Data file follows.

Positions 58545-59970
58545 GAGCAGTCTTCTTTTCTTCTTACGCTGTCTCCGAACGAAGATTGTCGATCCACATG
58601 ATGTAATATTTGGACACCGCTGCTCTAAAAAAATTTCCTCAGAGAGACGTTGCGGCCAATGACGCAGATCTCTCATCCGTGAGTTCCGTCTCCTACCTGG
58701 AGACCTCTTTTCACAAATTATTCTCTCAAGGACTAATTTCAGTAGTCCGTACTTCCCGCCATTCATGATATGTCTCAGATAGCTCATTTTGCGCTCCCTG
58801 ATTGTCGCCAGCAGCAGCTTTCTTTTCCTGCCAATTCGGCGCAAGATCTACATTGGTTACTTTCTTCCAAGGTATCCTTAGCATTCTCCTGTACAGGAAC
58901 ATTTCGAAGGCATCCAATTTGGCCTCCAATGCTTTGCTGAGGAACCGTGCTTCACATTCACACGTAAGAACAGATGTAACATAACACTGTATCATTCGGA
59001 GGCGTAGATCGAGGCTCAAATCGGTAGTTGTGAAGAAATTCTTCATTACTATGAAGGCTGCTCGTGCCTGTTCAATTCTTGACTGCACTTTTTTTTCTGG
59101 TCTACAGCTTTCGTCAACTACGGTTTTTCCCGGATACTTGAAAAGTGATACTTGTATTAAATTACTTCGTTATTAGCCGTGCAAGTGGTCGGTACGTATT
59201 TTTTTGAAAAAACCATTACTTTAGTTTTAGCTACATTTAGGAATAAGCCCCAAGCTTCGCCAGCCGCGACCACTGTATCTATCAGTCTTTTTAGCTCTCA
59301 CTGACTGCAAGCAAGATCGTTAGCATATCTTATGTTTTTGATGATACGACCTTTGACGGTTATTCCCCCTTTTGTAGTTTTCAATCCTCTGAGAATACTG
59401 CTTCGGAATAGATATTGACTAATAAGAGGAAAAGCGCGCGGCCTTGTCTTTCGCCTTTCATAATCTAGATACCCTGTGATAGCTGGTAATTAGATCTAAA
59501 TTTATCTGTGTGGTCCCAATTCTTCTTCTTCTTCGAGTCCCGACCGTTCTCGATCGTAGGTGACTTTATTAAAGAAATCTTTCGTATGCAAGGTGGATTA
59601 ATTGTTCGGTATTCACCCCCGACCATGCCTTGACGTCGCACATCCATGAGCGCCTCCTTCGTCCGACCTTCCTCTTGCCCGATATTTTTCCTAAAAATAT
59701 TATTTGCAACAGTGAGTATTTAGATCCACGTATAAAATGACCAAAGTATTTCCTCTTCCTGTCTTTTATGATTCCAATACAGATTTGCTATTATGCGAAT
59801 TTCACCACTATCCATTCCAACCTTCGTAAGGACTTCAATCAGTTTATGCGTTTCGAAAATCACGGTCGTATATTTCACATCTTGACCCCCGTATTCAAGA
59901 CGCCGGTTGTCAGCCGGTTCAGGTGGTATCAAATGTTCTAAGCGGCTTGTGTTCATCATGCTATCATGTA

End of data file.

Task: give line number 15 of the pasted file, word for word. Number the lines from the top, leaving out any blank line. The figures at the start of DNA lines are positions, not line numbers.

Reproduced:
59801 TTCACCACTATCCATTCCAACCTTCGTAAGGACTTCAATCAGTTTATGCGTTTCGAAAATCACGGTCGTATATTTCACATCTTGACCCCCGTATTCAAGA